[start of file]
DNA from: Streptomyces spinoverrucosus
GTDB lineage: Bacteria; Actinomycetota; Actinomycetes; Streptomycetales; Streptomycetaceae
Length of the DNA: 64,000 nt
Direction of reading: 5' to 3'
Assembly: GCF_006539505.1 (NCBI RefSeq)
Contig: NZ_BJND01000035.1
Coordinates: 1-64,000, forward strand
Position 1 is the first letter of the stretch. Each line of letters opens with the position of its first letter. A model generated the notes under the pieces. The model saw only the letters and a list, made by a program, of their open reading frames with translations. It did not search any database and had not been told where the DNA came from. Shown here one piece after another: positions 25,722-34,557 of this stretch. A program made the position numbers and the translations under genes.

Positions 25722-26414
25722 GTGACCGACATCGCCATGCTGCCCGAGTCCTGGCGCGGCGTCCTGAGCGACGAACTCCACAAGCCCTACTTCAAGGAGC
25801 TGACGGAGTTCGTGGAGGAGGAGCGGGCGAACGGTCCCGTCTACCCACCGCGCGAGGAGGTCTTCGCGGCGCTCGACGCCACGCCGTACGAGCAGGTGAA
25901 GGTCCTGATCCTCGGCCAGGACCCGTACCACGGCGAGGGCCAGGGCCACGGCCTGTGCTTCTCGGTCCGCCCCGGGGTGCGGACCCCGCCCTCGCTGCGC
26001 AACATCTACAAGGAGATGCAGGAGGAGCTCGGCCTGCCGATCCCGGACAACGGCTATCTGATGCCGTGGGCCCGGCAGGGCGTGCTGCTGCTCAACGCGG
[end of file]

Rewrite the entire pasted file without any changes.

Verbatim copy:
DNA from: Streptomyces spinoverrucosus
GTDB lineage: Bacteria; Actinomycetota; Actinomycetes; Streptomycetales; Streptomycetaceae
Length of the DNA: 64,000 nt
Direction of reading: 5' to 3'
Assembly: GCF_006539505.1 (NCBI RefSeq)
Contig: NZ_BJND01000035.1
Coordinates: 1-64,000, forward strand
Position 1 is the first letter of the stretch. Each line of letters opens with the position of its first letter. A model generated the notes under the pieces. The model saw only the letters and a list, made by a program, of their open reading frames with translations. It did not search any database and had not been told where the DNA came from. Shown here one piece after another: positions 25,722-34,557 of this stretch. A program made the position numbers and the translations under genes.

Positions 25722-26414
25722 GTGACCGACATCGCCATGCTGCCCGAGTCCTGGCGCGGCGTCCTGAGCGACGAACTCCACAAGCCCTACTTCAAGGAGC
25801 TGACGGAGTTCGTGGAGGAGGAGCGGGCGAACGGTCCCGTCTACCCACCGCGCGAGGAGGTCTTCGCGGCGCTCGACGCCACGCCGTACGAGCAGGTGAA
25901 GGTCCTGATCCTCGGCCAGGACCCGTACCACGGCGAGGGCCAGGGCCACGGCCTGTGCTTCTCGGTCCGCCCCGGGGTGCGGACCCCGCCCTCGCTGCGC
26001 AACATCTACAAGGAGATGCAGGAGGAGCTCGGCCTGCCGATCCCGGACAACGGCTATCTGATGCCGTGGGCCCGGCAGGGCGTGCTGCTGCTCAACGCGG